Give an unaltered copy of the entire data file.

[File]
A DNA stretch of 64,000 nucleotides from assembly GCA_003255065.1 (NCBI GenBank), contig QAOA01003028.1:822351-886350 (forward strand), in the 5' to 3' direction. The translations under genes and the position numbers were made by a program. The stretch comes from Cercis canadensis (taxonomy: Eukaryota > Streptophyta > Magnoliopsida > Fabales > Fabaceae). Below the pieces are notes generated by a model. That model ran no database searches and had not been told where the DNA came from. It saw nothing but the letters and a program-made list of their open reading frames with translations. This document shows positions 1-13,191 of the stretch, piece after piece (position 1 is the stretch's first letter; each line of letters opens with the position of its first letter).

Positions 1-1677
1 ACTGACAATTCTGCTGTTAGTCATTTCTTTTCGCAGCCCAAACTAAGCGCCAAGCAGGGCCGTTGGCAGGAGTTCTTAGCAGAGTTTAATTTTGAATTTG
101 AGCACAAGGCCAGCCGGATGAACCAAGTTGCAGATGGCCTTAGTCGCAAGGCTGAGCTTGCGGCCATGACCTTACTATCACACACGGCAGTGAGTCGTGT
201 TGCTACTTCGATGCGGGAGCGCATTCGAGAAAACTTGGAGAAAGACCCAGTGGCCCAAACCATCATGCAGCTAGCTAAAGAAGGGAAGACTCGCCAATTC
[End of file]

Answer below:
A DNA stretch of 64,000 nucleotides from assembly GCA_003255065.1 (NCBI GenBank), contig QAOA01003028.1:822351-886350 (forward strand), in the 5' to 3' direction. The translations under genes and the position numbers were made by a program. The stretch comes from Cercis canadensis (taxonomy: Eukaryota > Streptophyta > Magnoliopsida > Fabales > Fabaceae). Below the pieces are notes generated by a model. That model ran no database searches and had not been told where the DNA came from. It saw nothing but the letters and a program-made list of their open reading frames with translations. This document shows positions 1-13,191 of the stretch, piece after piece (position 1 is the stretch's first letter; each line of letters opens with the position of its first letter).

Positions 1-1677
1 ACTGACAATTCTGCTGTTAGTCATTTCTTTTCGCAGCCCAAACTAAGCGCCAAGCAGGGCCGTTGGCAGGAGTTCTTAGCAGAGTTTAATTTTGAATTTG
101 AGCACAAGGCCAGCCGGATGAACCAAGTTGCAGATGGCCTTAGTCGCAAGGCTGAGCTTGCGGCCATGACCTTACTATCACACACGGCAGTGAGTCGTGT
201 TGCTACTTCGATGCGGGAGCGCATTCGAGAAAACTTGGAGAAAGACCCAGTGGCCCAAACCATCATGCAGCTAGCTAAAGAAGGGAAGACTCGCCAATTC